Publication: Eurasia Daily Monitor Volume: 4 Issue: 178

Ukrainian Prime Minister Viktor Yanukovych has accused President Viktor Yushchenko of illegal interference in the parliamentary election campaign and his team of harboring plans to rig the vote in the September 30 parliamentary election. Ironically, three years ago it was Yushchenko who held Yanukovych responsible for violations in a presidential election campaign. The suspicions of foul play sparked the Orange Revolution, which eventually brought Yushchenko to power. Now Yanukovych leads the Party of Regions (PRU), which, according to opinion polls, should take the most votes in the election. Yushchenko backs the rival camp, consisting of the opposition coalition of Our Ukraine – People’s Self-Defense (NUNS) and the Yulia Tymoshenko Bloc (BYT).

On September 17 the PRU issued a statement saying that the governors in Ukraine’s western regions — the stronghold of NUNS — were deliberately tampering with voter lists. The PRU said that the lists of voters compiled by the governors’ offices differed from Interior Ministry data. Deputy Interior Minister Mykhaylo Kornienko told a press conference on the same day that many nonexistent voters were registered in western regions, and that he feared substitutes would vote for people who are not planning to come to the polling stations. The president appoints and dismisses regional governors, while the Interior Ministry is subordinated to the prime minister.

Yanukovych, speaking on a campaign tour on September 19, claimed that NUNS and BYuT were going to sabotage the work of the electoral commissions in PRU strongholds in the south and east of Ukraine by refusing to sign vote-count reports on polling day. The PRU issued a statement threatening to pull out of the race if the “preparations for massive vote rigging” continued.

Deputy Prime Minister Mykola Azarov, who took over from Yanukovych as caretaker prime minister for the campaign period, said that the election would not take place if the PRU withdrew from it. The election watchdog Committee of Voters confirmed that if the PRU were serious about pulling out of the race, there would be no election because an exodus of PRU representatives from electoral commissions would technically block the election process. Yanukovych, however, said on September 21 that the PRU will continue to run, and he promised “to win this election by a landslide.”

Rather than pulling out of the race, Yanukovych has mounted an offensive against Yushchenko. In an open letter to Yushchenko, dated September 21, he accused the president of “violating Ukrainian laws and moral standards” by taking part in campaign events for NUNS. Yanukovych was particularly unhappy about Yushchenko appearing in NUNS’s televised campaign advertisements, as well as about Yushchenko’s participation in NUNS rallies in the western regions earlier this month, where he called on the locals to vote for NUNS.

The Committee of Voters also urged Yushchenko on September 21 to abstain from electioneering, although it noted that no Ukrainian law forbids the president from so doing. The Central Electoral Commission, however, in a vote of eight to seven passed a resolution late on the same day saying that Yushchenko’s campaigning in favor of NUNS had been illegal, and requesting that he cease such activities. The NUNS and BYuT representatives on the commission voted against the resolution.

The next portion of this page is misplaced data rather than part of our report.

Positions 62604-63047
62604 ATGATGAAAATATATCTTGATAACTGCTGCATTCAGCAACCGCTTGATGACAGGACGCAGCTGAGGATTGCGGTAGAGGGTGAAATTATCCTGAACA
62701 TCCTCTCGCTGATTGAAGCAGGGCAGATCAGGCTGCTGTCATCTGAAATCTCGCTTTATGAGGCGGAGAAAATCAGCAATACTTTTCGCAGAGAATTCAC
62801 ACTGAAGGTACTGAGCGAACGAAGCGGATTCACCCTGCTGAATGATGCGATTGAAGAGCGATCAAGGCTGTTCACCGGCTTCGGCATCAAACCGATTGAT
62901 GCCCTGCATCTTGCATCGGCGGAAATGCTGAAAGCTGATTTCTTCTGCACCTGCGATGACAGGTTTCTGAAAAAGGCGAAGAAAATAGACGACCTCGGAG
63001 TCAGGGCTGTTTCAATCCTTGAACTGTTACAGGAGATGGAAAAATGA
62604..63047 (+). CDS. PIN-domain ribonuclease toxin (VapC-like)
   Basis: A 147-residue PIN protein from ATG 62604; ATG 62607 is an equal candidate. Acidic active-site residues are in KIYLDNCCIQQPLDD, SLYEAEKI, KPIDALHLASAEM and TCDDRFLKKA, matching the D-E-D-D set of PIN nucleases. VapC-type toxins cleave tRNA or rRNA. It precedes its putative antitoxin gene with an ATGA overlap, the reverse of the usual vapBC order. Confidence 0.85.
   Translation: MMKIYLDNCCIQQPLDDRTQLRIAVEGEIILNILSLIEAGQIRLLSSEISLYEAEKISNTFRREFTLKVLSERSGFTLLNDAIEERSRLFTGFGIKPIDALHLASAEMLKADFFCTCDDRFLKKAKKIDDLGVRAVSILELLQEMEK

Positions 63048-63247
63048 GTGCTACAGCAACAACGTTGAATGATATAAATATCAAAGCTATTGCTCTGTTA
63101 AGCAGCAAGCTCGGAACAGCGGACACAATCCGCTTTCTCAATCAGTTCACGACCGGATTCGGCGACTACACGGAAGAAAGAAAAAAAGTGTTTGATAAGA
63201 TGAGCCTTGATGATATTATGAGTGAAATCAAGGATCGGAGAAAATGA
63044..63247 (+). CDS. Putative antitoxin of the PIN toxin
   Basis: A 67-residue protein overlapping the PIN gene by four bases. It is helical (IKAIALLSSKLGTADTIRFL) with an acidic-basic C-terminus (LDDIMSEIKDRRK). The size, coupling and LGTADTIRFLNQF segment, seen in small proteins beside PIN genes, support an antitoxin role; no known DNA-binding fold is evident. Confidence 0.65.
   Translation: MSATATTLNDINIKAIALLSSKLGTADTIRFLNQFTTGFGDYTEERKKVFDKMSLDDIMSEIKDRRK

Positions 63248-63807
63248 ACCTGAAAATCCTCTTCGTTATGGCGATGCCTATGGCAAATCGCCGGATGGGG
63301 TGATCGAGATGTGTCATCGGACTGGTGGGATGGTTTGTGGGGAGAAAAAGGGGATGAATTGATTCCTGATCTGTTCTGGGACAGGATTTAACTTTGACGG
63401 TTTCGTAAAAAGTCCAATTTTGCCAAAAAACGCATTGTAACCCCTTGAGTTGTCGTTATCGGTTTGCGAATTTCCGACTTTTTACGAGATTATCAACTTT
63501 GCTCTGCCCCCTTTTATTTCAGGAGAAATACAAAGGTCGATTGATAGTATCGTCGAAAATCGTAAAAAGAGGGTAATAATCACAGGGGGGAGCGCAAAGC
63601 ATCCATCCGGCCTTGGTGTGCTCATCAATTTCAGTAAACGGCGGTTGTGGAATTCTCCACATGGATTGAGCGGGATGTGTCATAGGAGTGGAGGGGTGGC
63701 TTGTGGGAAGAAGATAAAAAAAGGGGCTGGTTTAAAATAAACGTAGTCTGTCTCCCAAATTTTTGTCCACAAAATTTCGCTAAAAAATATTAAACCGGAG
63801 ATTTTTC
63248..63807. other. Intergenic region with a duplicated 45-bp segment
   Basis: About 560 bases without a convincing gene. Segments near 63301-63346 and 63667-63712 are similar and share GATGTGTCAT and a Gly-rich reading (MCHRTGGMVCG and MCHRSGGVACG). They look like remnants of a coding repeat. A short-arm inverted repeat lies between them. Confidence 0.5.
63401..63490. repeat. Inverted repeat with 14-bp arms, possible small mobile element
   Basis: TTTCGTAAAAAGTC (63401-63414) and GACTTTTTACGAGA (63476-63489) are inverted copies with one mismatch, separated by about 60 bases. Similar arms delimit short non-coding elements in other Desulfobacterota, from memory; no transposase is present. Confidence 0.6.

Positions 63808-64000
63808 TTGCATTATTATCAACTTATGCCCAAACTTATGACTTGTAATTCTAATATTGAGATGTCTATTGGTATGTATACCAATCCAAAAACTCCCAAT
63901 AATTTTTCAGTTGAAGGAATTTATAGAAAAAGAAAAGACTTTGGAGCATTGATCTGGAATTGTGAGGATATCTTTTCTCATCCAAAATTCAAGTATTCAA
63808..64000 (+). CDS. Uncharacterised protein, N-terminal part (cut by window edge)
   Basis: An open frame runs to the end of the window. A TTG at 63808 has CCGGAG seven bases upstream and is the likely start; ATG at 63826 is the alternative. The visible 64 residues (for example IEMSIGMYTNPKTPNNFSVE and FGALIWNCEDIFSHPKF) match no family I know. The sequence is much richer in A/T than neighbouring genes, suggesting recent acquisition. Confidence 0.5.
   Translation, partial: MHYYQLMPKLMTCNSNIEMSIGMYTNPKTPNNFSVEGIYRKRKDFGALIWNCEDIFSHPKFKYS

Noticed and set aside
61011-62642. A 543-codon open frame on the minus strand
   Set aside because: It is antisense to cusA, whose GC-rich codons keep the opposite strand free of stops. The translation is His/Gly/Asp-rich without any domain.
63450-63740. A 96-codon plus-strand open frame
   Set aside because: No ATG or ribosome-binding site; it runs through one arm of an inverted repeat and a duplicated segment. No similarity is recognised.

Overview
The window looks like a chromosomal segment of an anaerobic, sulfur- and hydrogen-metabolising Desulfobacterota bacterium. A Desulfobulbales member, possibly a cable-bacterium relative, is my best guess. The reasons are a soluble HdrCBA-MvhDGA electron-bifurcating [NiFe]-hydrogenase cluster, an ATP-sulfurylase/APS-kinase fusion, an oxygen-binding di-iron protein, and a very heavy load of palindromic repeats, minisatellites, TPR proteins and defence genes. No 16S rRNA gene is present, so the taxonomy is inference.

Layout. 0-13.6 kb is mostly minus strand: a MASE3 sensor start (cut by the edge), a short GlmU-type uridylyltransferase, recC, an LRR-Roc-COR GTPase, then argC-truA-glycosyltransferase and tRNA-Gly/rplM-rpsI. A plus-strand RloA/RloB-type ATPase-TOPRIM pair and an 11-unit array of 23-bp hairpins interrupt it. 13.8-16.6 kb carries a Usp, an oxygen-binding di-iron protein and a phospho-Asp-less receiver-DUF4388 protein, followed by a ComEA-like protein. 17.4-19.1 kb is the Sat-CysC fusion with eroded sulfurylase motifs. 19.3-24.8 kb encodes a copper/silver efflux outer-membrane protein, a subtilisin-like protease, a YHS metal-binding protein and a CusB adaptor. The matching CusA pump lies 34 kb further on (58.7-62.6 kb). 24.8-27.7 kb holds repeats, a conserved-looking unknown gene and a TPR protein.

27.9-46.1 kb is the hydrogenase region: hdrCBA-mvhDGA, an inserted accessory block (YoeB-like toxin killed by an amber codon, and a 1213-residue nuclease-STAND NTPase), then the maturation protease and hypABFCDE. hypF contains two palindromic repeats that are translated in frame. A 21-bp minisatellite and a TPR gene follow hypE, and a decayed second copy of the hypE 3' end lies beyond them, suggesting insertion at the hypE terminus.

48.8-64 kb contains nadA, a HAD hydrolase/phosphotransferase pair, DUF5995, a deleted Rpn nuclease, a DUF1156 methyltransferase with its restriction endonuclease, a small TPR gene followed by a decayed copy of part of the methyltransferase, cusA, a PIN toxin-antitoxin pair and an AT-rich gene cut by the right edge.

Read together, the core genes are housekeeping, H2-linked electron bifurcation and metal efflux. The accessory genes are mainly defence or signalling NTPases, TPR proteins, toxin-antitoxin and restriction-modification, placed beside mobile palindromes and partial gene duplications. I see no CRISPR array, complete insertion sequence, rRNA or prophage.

Yushchenko dismissed the warning as a sign of the CEC’s “politicization.” Yushchenko’s secretariat explained that he had violated no laws because legal restrictions on electioneering apply to the executive and judges, but not to the head of state. Speaking at a press conference in Khmelnytsky on September 22, Yushchenko also replied to Yanukovych’s open letter, saying that he would not accept lecturing on moral behavior from somebody who benefited from rigged ballots in 2004.

Yanukovych hailed the CEC’s warning for Yushchenko, insisting that the president has no moral right to side with any party in an election. Speaking on his campaign tour of the southern regions on September 22-23, he insisted that Yushchenko’s team planned vote rigging. What’s more, Yanukovych warned, “Somebody will miss the plane to flee Ukraine because the people will rise against those who are destroying this country” if NUNS and BYuT block the work of the electoral commissions.

From September 24, the PRU began to erect tents on Independence Square (the Maidan), which had been the heart of the Orange Revolution, in what looks like a muscle-flexing exercise. The party said that its supporters would spend the night following polling day at the square, waiting for the preliminary results of vote counting. In April-May this year, the PRU succeeded in taking thousands of its supporters to Independence Square to protest Yushchenko’s decision to call an early election. This, however, did not scare Yushchenko, and Yanukovych eventually had to accept his conditions.

(Channel 5, September 15, 22; UNIAN, September 17; Segodnya, September 18; Interfax-Ukraine, September 19-24; NTN TV, September 21; ProUA.com, September 23)